This post had 239 likes, 161 comments, and 316 shares. I am mentioning this because Wilton Retirement Community is such a major player in Wilton and I wanted the public to know. I also did an article with the local paper, the Wilton-Durant Advocate.  We have had no negative comments, no finger pointing, and much community support! and TV stations. Donations from local businesses include face shields, N95 masks, thermometers, gowns, bathing gloves, and goggles. Families and friends have provided pizza for lunch, Subway gift cards, employee gift certificates for 80 employees, and $1,000 for supplies. Each donation helped our residents and staff remain safe and get well. We are so thankful.

We are working daily with the Iowa Department of Public Health, the Muscatine County Department of Public Health and the Muscatine County Emergency Management. They have helped us get the PPE that we need plus the test kits we needed for both staff and residents.
Our staff are so dedicated. They come to work because they care about these residents. They come to support each other. They come because they know that they are making a difference in someone’s life. 16 employees were sent home ill and were tested. All of them were negative and are back to work. I have always told my employees that working in long term care is a calling. It is not just a job with a pay check. During this pandemic, it is evident that these employees want to be here. They come knowing that they could be exposed and/or catch the virus. They come even though they have to quarantine from their kids. They come because they want to. They can’t help it; it is in their soul.
These are the long term care heroes here at Wilton Retirement Community. Not just the CNAs and the nurses. It is the activity staff, dietary staff, housekeepers and laundry people, the assisted living workers and the maintenance staff.  All of them are our heroes!
On the LTC Front Lines in Johnson County
Introduction: Kim Bergen-Jackson is the Administrator of Oaknoll Retirement Community in Iowa City which is located in Johnson County, the home of the University of Iowa. Kim also serves as Co-Chair of the Johnson County Long-Term Care Quality Committee that has met monthly for many years. In response to the request for a story about LTC in the COVID-19 pandemic, Kim offered the following story.
From Kim: Older adults living in senior living communities, their families and the staff across the country have experienced many changes since the pandemic started. Some of those changes have caused isolation due to restricted visitation, loneliness, grief, and helplessness. The virus seems to be targeting older adults with underlying medical conditions who live with other older adults. The very definition of our population.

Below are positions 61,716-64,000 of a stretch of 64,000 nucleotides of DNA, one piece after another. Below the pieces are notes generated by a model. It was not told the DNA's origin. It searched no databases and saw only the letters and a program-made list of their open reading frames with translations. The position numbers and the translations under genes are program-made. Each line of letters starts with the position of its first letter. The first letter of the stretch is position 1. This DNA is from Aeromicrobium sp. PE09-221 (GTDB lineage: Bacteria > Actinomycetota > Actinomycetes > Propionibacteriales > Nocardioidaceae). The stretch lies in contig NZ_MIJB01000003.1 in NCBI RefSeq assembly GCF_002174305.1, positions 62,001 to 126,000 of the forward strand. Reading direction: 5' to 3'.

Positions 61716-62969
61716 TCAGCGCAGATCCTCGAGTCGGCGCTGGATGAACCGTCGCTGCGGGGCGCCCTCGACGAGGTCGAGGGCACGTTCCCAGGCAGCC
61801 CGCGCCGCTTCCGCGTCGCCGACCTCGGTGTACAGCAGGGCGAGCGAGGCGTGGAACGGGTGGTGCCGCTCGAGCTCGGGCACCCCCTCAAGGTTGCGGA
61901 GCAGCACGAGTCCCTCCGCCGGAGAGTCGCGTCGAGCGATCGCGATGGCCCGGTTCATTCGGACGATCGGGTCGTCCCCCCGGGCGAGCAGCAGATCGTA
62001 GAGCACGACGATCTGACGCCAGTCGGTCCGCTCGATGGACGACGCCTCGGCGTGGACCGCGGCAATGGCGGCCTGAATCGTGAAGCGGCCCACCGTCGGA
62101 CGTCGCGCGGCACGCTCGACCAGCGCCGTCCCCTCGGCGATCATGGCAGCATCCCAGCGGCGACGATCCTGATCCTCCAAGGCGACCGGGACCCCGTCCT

The virus is scary. It's scary for residents/tenants; it's scary for families; and it's scary for the staff who work in senior living. There is an overwhelming fear of what could happen if the virus enters your building and then the terrible reality as we see the communities around us experience terrible sickness and the death of residents and some staff.
As time goes on, we realize we are not helpless to the virus and senior living communities in Iowa have implemented a number of interventions to try and keep the virus out. These interventions include social distancing, no group activities, no communal dining; staff in masks and face shields; no family, volunteers, students or vendors; and health monitoring for staff and residents alike. All in hopes of beating the peak and surviving the wave.
So, when do we get to the good story? Valid question.
For the past 8 weeks, representatives from Johnson County (JC) Public Health, JC Emergency Management, JC Board of Supervisors, our Regional Medical Classification Center, Iowa National Guard and all JC senior care providers – independent living, assisted living, nursing homes, and our lifespan community -- have participated in a daily call, every day 7 days/week. Five local and state-based organization and 12 LTC representative discuss the status of our residents and staff, pending Covid tests and protocols, and assess PPE needs. All privacy laws are honored and no identifying information is used, but the conversations are rich with ideas and information.